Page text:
Gardening is an age-old activity that was once a necessity but has transformed into a hobby for thousands of people. While gardening still serves practical purposes, many gardeners still consider it a hobby first and foremost.
Time-tested gardening techniques have prevailed, but there remain certain myths about gardening that are best dispelled. The following are some of the more common myths associated with gardening.
* MYTH: Compost tea is more effective than traditional compost. All over North America and the United Kingdom, gardeners have jumped on board the compost tea bandwagon. Compost tea is a fertilizer created by steeping compost in water mixed with sugar in brewing kits. The mixture is allowed to sit and aerate to encourage beneficial organism growth before it is sprayed on plants. According to supporters, compost tea suppresses disease and boosts plant yields. However, there is no evidence to suggest that compost tea works any better than adding compost in its normal state to the soil. In fact, leaving buckets of the "tea" around to ferment could actually create a breeding ground for E coli and other bacteria.
* MYTH: Plants under stress should be fertilized. This is not the case. Horticulturists advise that fertilizing plants that are not deficient in nutrients can actually add to existing stress levels for plants. Plants are not often stressed by a lack of food, but rather heat, faulty planting or space constraints. A fed plant will use the energy to absorb the nutrients instead of defending against a blight or establishing better root systems.
* MYTH: Young trees need stakes. It may be tempting to stake that little sapling to protect it against the weather and strong winds, but doing so may actually work against the foundling tree. Staking trees to inhibit swaying may not stimulate the tree to grow thicker, lower trunks that will help the tree in the long run. The Royal Horticultural Society recommends that saplings be staked for around one year and then have the stakes removed to encourage the tree to be strong and stable on its own.
* MYTH: Water droplets and sunshine lead to burnt leaves. Gardeners have been told to resist watering their plants during the hottest times of the day. Many assume it's because water droplets lying on leaves will magnify the sun's rays and burn the leaves. According to Dr. Gabor Horvath at the Eoetvoes University in Budapest, water droplets will rarely damage plants because the drops are too close to the leaves to cause burning before they evaporate. Watering during the hottest points of the day is not advised because water evaporates and gets wasted.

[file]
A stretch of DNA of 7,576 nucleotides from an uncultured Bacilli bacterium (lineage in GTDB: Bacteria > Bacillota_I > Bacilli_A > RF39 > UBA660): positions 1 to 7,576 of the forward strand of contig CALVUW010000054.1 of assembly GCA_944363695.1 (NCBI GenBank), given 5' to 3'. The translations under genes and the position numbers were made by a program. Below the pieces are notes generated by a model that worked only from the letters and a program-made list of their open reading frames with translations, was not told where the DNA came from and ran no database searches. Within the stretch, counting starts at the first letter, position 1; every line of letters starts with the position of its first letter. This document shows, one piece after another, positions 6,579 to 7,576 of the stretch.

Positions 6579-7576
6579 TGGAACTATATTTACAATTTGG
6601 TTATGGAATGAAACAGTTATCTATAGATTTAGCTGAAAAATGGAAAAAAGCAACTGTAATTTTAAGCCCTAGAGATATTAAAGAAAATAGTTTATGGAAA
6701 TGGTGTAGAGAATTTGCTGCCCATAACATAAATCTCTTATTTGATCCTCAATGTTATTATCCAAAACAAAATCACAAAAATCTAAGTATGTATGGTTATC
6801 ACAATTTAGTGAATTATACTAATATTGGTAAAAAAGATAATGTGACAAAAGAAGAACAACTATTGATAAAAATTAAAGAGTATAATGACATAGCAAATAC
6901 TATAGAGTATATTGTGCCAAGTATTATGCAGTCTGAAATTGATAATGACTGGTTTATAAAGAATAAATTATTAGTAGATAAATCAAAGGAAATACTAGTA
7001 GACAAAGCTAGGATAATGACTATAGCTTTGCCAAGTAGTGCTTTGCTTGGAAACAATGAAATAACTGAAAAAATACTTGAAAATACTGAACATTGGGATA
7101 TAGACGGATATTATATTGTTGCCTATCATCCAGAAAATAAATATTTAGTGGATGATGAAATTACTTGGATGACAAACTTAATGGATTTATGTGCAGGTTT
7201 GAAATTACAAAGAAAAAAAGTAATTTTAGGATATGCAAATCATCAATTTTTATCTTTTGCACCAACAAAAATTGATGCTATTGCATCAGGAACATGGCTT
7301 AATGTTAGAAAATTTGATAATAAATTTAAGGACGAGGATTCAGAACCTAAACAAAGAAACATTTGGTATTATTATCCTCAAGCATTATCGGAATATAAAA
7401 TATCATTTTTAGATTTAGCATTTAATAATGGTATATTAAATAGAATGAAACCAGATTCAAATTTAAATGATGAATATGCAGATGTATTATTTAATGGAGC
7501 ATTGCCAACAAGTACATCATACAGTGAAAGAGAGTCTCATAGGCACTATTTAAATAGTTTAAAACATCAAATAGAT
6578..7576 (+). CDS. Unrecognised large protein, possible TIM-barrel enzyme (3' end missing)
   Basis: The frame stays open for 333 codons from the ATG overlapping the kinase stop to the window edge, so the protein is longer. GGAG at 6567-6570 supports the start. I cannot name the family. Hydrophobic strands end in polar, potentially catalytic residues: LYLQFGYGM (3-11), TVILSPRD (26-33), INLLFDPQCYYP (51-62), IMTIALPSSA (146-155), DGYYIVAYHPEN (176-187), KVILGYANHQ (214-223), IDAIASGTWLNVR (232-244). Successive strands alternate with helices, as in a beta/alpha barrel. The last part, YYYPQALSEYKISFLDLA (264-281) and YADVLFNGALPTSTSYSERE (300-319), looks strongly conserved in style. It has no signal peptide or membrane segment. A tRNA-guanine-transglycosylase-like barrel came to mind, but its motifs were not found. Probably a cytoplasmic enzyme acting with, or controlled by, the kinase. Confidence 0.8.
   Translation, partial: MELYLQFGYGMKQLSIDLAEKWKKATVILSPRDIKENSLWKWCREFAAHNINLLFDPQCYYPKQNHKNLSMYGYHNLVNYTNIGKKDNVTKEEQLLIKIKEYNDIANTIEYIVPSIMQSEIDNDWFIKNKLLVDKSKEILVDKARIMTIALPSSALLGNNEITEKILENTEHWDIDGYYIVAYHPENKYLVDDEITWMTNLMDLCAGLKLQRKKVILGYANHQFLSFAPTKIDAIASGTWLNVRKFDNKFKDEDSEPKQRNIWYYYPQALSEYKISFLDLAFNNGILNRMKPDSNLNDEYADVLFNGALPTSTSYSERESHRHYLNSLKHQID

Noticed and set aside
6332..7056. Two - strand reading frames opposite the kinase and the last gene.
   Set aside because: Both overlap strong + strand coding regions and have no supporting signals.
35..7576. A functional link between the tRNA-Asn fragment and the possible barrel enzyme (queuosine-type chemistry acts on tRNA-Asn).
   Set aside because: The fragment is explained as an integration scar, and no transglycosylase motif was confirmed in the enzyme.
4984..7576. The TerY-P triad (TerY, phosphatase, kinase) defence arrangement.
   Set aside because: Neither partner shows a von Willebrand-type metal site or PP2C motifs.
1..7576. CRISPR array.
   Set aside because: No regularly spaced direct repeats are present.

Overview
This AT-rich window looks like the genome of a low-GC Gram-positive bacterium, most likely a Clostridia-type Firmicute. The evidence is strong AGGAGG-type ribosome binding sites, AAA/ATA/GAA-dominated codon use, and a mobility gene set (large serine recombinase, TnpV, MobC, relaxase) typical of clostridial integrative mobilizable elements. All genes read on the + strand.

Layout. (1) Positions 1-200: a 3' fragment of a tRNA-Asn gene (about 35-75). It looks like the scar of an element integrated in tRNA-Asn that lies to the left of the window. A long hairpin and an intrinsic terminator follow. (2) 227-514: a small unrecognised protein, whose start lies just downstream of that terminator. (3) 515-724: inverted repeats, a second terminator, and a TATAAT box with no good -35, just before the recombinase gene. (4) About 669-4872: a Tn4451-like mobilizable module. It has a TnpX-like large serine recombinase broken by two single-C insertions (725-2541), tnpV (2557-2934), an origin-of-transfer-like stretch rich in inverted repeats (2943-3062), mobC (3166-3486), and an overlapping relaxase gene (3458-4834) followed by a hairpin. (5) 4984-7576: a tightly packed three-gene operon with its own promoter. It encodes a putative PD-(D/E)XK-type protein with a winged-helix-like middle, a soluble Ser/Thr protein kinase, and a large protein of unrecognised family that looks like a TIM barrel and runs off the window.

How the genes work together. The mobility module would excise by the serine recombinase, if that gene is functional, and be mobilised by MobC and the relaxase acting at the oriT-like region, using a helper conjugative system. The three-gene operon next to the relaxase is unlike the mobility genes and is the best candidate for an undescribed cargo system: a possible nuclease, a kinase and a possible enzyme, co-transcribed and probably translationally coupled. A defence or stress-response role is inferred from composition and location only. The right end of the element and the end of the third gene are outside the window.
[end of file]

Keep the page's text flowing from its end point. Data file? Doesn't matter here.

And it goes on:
* MYTH: Sand added to clay soil makes it looser and better for plants. Clay soil is a deterrent to gardening because it can be so hard to dig and difficult to cultivate, but some feel it's best to add sand to the clay to make it a better soil mixture. You would need a great deal of sand to do this in the right manner, but many gardeners simply dig a hole, add sand and hope for the best. However, water runoff will pool in the sand and not be absorbed by the clay, potentially causing the plants to drown.
* MYTH: Adding compost or potting soil to the planting hole for a tree or shrub is beneficial. Gardeners frequently add compost or potting soil to the hole where the root ball of a tree or shrub will be placed. But this encourages the roots to grow only in this nutrient-rich area, rather than spreading throughout the landscape to form a stronger and more durable root system. If you are going to amend the soil, do so evenly across the landscape.
* MYTH: Use gravel or rocks in the bottom of planting containers to improve drainage. Rocks and gravel can actually impede the growth of plants and take away space for roots to grow. The drainage may be affected as well, as water will sit above the gravel or stones and saturate the roots. Stick with plain soil for better drainage results.
A variety of gardening myths still prevail. Over time, behaviors can be changed if gardeners learn to separate myths from facts.